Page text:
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China Money Rates Climb, Stocks Slide Due to Cash Crunch

Chinese Yuan
Borrowing costs climbed in recent weeks in China as the government shifted toward allowing market-determined interest rates and as the central bank curbed cash injections in open-market operations. Photographer: Jerome Favre/Bloomberg

China’s money-market rates surged and stocks dropped for a ninth day yesterday, the longest losing streak in 19 years, as targeted fund injections by the central bank failed to alleviate the worst cash crunch since June.

The seven-day repurchase rate, a gauge of liquidity in the financial system, increased 100 basis points to a six-month high of 7.6 percent in Shanghai, according to a daily fixing by the National Interbank Funding Center. It rose 328 basis points for the week, the most since January 2011. Transactions were recorded at rates ranging from 3.8 percent to 10 percent as of 4:17 p.m. yesterday local time, with a weighted average of 8.22 percent. The Shanghai Composite Index of shares slid 2 percent.

The People’s Bank of China conducted more than 300 billion yuan ($49 billion) of short-term liquidity operations over three days, it said on its microblog yesterday, without stating the period, who the recipients were or what rate was charged for the financing. Yesterday’s market reaction follows a statement from the central bank about the operations made to selected lenders that didn’t specify the amount.

The banking system has excess reserves of more than 1.5 trillion yuan, a “relatively high level” historically for this period of the year, according to yesterday’s statement.

There’s a difference between doing “reverse repos at a regular open-market operation on Thursday mornings, or if you do behind-the-scenes SLOs,” said Pin Ru Tan, an interest-rate strategist at HSBC Holdings Plc in Hong Kong. “Market participants have to be able to see it and know the quantity and tenor of liquidity assistance in order to be reassured. If they do not, it’s natural to remain cautious.”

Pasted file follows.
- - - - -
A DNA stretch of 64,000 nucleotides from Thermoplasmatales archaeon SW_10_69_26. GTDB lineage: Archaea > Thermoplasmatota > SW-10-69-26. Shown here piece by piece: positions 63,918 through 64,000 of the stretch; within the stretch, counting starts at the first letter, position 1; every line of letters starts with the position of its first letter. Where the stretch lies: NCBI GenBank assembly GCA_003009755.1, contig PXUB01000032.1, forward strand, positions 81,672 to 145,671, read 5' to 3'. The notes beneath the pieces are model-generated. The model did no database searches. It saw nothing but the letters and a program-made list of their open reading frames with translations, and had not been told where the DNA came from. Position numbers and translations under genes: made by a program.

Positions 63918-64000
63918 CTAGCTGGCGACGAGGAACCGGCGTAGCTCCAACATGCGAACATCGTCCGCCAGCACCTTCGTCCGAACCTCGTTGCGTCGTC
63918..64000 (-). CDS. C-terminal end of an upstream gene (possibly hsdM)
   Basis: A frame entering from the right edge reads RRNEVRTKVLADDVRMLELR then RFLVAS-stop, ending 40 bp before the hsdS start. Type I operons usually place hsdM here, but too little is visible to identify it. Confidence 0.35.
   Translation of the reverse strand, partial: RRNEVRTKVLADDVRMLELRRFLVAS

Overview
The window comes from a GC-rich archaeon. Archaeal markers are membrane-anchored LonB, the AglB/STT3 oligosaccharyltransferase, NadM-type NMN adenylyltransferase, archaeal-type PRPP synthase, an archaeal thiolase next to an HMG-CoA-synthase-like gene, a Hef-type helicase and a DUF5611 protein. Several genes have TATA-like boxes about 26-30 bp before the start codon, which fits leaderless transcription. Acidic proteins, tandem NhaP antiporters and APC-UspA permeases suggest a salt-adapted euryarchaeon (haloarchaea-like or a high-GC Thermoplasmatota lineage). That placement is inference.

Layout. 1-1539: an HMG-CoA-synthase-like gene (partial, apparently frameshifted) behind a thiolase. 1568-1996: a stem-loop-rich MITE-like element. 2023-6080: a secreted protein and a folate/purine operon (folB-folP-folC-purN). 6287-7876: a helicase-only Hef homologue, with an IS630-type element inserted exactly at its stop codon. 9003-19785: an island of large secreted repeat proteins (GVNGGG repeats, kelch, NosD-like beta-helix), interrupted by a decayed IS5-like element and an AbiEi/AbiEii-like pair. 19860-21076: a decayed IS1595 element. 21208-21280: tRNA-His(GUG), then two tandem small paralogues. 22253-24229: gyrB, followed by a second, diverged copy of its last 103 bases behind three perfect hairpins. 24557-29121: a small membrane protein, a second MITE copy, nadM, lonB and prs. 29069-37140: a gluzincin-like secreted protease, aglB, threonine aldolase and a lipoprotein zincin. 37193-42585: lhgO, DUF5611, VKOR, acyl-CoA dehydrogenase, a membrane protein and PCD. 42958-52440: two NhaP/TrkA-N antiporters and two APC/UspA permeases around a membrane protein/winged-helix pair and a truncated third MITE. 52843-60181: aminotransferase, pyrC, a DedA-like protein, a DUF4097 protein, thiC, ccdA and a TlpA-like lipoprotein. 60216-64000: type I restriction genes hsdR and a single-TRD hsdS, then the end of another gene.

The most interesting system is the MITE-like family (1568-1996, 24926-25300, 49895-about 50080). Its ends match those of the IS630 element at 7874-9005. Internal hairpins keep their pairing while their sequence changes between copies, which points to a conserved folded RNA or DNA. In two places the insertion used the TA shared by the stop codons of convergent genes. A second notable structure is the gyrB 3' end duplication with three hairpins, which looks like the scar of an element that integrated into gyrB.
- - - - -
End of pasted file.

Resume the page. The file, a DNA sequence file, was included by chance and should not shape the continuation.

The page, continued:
Reverse Repos

Borrowing costs in China climbed in recent weeks as the government shifted toward allowing market-determined interest rates and as the central bank curbed cash injections in open-market operations. The monetary authority typically auctions repurchase or reverse-repurchase agreements on Tuesdays and Thursdays to manage the money supply and has refrained from offering the latter for more than two weeks, the longest pause since July. Reverse repos involve short-term asset purchases that add funds to the financial system.

The one-year interest-rate swap that exchanges fixed payments for the seven-day repo increased six basis points to 5.03 percent, according to data compiled by Bloomberg. It has climbed 106 basis points this quarter and reached 5.07 percent on Dec. 19, the highest in the data going back to 2006.

“Clearer communication from the central bank may help to calm market sentiment and prevent rates from rising further,” Wang Tao, a Hong Kong-based economist at UBS AG, said in a note yesterday. “While we do not expect the current elevated levels in market rates to last, we do expect volatility to continue in China’s money market for at least another couple of weeks.”

PBOC’s Challenge

The three-month Shanghai Interbank Offered Rate, or Shibor, climbed 12 basis points for the week and three basis points yesterday to a six-month high of 5.46 percent.

China’s “highly leveraged and vulnerable” financial system, coupled with the year-end cash demand, have contributed to the surge in rates, Zhang Zhiwei, a Hong Kong-based economist at Nomura Holdings Inc., said in a Dec. 19 note. The Federal Reserve’s decision to start cutting its monthly bond purchases by $10 billion a month also probably made some commercial banks nervous, according to Zhang.

“The fragile nature of the financial system remains a challenge for the central bank and poses a threat to the economy,” Zhang said, adding he expects some defaults by local government financing vehicles, companies and non-bank financial institutions next year.

IPO Restart

The CSI 300 Index of shares slid 2.3 percent, with a gauge of financial companies dropping 3.1 percent to the lowest close since July.

Shares of Ping An Bank Co. declined 4.7 percent to 11.91 yuan in Shenzhen. The lender, a unit of China’s second-largest insurer, met all of its payment obligations in the interbank market within the required timeframe, a press officer said, denying a rumor to the contrary.

Chinese regulators said initial public offerings, which have been suspended since October 2012, would resume in January. Fifty companies may complete IPO procedures next month, the China Securities Journal reported.

“The central bank said they have released funds but that could be just a short-term thing,” said Xu Shengjun, an analyst at Jianghai Securities Co. in Shanghai. “It’s not convincing to investors” that this will address tightening liquidity before IPOs resume in January, he said.

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